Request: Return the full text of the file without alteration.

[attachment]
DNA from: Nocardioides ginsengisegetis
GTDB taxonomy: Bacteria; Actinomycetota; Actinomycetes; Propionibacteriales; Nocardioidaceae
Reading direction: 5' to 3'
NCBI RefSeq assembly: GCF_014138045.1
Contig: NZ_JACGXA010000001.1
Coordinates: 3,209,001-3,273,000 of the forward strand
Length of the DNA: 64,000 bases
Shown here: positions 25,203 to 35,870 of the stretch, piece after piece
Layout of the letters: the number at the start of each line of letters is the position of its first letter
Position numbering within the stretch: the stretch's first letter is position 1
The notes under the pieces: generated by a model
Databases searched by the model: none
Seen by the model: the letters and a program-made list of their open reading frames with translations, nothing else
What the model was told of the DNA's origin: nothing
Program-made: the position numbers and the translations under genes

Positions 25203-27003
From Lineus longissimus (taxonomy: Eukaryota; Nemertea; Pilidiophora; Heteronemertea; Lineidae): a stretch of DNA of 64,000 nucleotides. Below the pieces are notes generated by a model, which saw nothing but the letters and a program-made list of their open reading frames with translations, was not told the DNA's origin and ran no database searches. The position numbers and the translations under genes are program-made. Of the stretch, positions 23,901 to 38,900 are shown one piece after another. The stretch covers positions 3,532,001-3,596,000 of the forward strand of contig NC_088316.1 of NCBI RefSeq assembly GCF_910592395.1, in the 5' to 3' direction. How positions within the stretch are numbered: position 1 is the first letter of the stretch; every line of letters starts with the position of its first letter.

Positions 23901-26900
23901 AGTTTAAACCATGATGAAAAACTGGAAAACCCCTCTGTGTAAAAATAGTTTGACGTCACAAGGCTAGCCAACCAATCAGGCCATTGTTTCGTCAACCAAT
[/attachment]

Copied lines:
DNA from: Nocardioides ginsengisegetis
GTDB taxonomy: Bacteria; Actinomycetota; Actinomycetes; Propionibacteriales; Nocardioidaceae
Reading direction: 5' to 3'
NCBI RefSeq assembly: GCF_014138045.1
Contig: NZ_JACGXA010000001.1
Coordinates: 3,209,001-3,273,000 of the forward strand
Length of the DNA: 64,000 bases
Shown here: positions 25,203 to 35,870 of the stretch, piece after piece
Layout of the letters: the number at the start of each line of letters is the position of its first letter
Position numbering within the stretch: the stretch's first letter is position 1
The notes under the pieces: generated by a model
Databases searched by the model: none
Seen by the model: the letters and a program-made list of their open reading frames with translations, nothing else
What the model was told of the DNA's origin: nothing
Program-made: the position numbers and the translations under genes

Positions 25203-27003
From Lineus longissimus (taxonomy: Eukaryota; Nemertea; Pilidiophora; Heteronemertea; Lineidae): a stretch of DNA of 64,000 nucleotides. Below the pieces are notes generated by a model, which saw nothing but the letters and a program-made list of their open reading frames with translations, was not told the DNA's origin and ran no database searches. The position numbers and the translations under genes are program-made. Of the stretch, positions 23,901 to 38,900 are shown one piece after another. The stretch covers positions 3,532,001-3,596,000 of the forward strand of contig NC_088316.1 of NCBI RefSeq assembly GCF_910592395.1, in the 5' to 3' direction. How positions within the stretch are numbered: position 1 is the first letter of the stretch; every line of letters starts with the position of its first letter.

Positions 23901-26900
23901 AGTTTAAACCATGATGAAAAACTGGAAAACCCCTCTGTGTAAAAATAGTTTGACGTCACAAGGCTAGCCAACCAATCAGGCCATTGTTTCGTCAACCAAT